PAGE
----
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Archive for the ‘environmental’ Category

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In my last week in southern Spain, we took a walking tour of Rota, the town just besides the Spanish Naval Base where four United States Destroyers are soon to be stationed.  The folk of Rota organized and paid for the tour which included a Spanish breakfast and lunch tapas.  I enjoyed the beer that came with the tapas. Some reflections on Spain now that I am on my way back to North America: Everything is well designed, but nothing works properly.  (more…)

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Today I took the ferry across the bay from Puerto Santa Maria to Cadiz.  Took a bike and rode around the city sea-wall and around the old city center.  It is a great ride around the sea-wall.  It reminds one of the age of some engineering works. For here we have fortifications that have been four hundred years in the making.  I saw forts and castles built three hundred years ago to defend the city from the French, the Brits, and the Dutch, who attacked at different times.

It reminds us that closure of tailings facilities for 100 or even 200 years is but the outcome of the short history of North America, and not something founded in a profound perspective of real long-term history.  Clearly we can build facilities that last four-hundred years.  The people of Cadiz did.

True defense of their small city was a survival issue.  And true that closure of most mine tailings facilities is not anybody’s defense or survival issue.  I accept that social  utility may be the basis of a rejection of a long closure performance period.  But after seeing what I saw today, I cannot accept the reason too often given: we do not know how and cannot do it.

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I am in Guatemala and at the Tahoe Resources Escobal Silver Mine. I have previously noted that I and my daughter are the engineers who designed and now give advice on the operation of the filter-pressed tailings stack. Much credit must also go to Flor de Maria Gonzalez and Sergio Aycinena of Geosimsa who are the engineers of record in Guatemala. We have worked closely with them these past four years and both have proven sound partners. Particularly Flor who as a young woman has made her mark by her excellence in a male-dominated Guatemalan mining environment. (more…)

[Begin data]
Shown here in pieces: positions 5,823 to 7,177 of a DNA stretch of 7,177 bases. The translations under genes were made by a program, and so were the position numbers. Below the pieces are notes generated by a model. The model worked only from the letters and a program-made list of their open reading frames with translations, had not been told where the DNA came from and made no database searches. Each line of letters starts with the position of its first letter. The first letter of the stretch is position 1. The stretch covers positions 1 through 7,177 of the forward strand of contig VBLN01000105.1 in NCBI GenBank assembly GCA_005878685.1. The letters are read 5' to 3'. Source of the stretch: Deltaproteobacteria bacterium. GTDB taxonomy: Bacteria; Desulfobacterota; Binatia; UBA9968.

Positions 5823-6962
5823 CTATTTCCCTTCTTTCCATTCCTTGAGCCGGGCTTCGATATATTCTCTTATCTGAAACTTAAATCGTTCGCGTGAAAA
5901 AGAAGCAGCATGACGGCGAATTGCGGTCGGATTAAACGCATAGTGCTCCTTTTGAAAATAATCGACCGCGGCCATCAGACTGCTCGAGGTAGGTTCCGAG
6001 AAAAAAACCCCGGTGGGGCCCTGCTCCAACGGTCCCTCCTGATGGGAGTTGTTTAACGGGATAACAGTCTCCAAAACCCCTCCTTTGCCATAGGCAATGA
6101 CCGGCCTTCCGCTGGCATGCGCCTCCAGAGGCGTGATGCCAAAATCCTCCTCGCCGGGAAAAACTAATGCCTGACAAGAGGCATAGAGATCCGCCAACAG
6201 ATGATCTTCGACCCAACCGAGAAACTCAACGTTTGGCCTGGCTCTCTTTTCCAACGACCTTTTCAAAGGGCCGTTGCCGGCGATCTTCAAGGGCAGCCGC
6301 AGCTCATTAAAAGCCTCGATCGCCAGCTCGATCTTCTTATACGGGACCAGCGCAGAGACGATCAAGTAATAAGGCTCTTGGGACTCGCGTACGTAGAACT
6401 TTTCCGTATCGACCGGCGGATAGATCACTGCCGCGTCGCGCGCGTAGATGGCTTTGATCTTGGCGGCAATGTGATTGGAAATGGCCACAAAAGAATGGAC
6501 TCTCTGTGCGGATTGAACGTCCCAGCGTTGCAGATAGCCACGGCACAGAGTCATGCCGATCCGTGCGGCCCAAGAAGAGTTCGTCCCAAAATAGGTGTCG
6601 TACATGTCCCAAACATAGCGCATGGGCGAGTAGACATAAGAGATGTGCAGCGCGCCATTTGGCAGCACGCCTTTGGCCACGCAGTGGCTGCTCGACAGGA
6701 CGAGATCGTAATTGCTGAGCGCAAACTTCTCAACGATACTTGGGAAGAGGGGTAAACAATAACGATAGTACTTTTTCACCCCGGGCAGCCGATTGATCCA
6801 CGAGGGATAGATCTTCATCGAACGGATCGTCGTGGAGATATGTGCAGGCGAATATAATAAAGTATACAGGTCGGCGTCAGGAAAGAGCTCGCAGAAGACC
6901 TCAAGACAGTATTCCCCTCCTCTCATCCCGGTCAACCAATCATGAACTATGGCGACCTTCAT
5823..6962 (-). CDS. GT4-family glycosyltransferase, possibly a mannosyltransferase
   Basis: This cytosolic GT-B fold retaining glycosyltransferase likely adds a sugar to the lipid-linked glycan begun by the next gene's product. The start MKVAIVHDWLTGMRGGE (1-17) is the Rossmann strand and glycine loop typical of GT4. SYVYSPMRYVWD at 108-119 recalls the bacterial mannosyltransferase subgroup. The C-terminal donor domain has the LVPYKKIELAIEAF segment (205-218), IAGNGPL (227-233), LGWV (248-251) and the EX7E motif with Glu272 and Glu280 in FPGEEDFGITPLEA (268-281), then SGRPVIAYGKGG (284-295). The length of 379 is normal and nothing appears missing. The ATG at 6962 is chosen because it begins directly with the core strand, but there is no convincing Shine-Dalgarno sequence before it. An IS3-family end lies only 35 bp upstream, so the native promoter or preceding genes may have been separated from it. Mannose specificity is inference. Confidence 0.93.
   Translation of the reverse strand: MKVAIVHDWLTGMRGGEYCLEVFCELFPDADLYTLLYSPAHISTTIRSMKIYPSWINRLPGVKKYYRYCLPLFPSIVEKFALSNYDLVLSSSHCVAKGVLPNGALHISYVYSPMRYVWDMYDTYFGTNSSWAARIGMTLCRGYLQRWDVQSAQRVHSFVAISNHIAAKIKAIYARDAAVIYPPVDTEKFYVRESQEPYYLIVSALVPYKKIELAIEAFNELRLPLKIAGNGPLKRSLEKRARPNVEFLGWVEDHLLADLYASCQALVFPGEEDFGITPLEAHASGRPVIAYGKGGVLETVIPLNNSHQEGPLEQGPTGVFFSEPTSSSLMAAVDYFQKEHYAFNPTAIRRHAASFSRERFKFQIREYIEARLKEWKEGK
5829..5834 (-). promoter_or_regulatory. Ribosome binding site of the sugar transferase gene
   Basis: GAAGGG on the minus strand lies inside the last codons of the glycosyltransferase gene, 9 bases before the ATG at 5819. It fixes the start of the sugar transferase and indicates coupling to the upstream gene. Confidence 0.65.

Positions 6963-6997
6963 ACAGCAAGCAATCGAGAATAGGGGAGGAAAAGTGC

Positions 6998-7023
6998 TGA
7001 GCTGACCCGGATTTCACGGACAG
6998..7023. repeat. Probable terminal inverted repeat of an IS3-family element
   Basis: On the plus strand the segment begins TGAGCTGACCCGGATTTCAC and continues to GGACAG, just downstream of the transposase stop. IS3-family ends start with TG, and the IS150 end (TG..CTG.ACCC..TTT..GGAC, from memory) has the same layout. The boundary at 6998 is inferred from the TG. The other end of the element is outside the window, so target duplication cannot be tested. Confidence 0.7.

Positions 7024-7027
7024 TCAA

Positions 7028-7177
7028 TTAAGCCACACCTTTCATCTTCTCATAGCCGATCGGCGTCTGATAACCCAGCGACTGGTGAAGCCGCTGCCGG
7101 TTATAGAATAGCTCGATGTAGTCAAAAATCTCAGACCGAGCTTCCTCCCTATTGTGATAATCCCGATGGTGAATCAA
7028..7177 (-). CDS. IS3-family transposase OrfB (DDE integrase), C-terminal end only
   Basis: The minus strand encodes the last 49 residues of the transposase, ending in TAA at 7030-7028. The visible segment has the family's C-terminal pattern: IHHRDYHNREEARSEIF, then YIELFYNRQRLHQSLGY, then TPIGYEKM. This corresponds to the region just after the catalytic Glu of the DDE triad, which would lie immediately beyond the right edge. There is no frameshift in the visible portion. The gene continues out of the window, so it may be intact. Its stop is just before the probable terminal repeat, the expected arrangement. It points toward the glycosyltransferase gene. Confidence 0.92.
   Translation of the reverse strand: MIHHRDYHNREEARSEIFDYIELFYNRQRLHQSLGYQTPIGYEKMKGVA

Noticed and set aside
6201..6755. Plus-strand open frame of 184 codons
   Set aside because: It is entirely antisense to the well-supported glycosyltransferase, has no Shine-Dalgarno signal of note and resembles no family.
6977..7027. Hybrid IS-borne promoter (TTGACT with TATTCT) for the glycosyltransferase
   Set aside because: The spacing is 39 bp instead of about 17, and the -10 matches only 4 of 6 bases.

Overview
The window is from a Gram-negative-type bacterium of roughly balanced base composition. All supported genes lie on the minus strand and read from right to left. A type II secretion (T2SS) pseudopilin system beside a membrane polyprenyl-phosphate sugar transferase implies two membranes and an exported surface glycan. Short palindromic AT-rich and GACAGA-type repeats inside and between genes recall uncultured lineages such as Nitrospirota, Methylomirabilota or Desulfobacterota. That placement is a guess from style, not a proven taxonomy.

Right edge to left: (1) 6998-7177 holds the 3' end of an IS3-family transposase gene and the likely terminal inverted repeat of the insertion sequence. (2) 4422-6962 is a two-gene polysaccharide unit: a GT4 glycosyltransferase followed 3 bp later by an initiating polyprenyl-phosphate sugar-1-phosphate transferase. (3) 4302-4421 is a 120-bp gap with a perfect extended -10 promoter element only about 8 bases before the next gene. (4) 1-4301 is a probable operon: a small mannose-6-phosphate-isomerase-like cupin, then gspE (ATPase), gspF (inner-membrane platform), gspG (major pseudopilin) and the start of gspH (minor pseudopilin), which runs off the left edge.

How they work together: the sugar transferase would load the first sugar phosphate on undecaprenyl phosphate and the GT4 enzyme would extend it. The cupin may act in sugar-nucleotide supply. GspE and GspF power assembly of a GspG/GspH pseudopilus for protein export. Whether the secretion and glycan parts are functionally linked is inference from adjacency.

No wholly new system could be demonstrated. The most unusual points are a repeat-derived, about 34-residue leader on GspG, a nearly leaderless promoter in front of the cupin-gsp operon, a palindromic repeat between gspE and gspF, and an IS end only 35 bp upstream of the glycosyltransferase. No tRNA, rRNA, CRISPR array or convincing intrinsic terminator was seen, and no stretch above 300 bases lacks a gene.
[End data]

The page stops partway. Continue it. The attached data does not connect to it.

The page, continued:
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Please take a look at the photo-essay at this link before reading the rest of this posting.  The photo-essay is of work done to get the Bingham Canyon Mine going after the very big slide they had a while ago.  It is heartening to see the effort and success.  I hope it puts you in a good mood, at least a good enough mood to deal with the rest of this posting. I do not know whether to be amused or angry about the new site Yes to Life, No to Mining.  At one level it is ludicrous.  At another level it is infuriating.  As the announcement says: (more…)

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Travelling in northern Peru we chanced on Chavin de Huantar.  We wondered around; I took pictures; and only now have I gotten down to reading on the web about the site.  This place is old, and gives some idea of just how long we could design mine closure works for if we choose.  Here is what Wikipedia says (more…)

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The first day of presentations at the Tailings and Mine Waste 2014 Conference.  Gordon McPhail delivered a talk in honor of Geoff Blight, who passed away earlier this year.  Geoff made so many contributions to tailings that we were talking for at least an hour about him and his genius.  I honor him here in the only way I know:  record my opinion that he was one of the great of tailings. (more…)

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Foto: Peter Öhman

The translation above the pictures reads:

It doesn’t matter that it is Sweden’s most modern mine, built according to environmental laws, which the Government says is the world’s strongest. In addition, Northlands mine outside Pajala is a financial flop, it is now also an ecological disaster.
One million cubic metres of water with toxic heavy metals such as nickel, cadmium, lead, copper, and more flows straight out of the wrecked mine dam to Muonioälven and later the Torne River, which is classified as a national river.

At this link you will find four photos that appear to show the breach of the perimeter embankment or dike and spillage of tailings into the surrounding countryside.  Above is one of them.

The reports make little mention of the causes of failure.  Although the four pictures appear to show more than one breach.  A posting on Facebook dates the failure as 19 July 2014.

Please comment if you know more.

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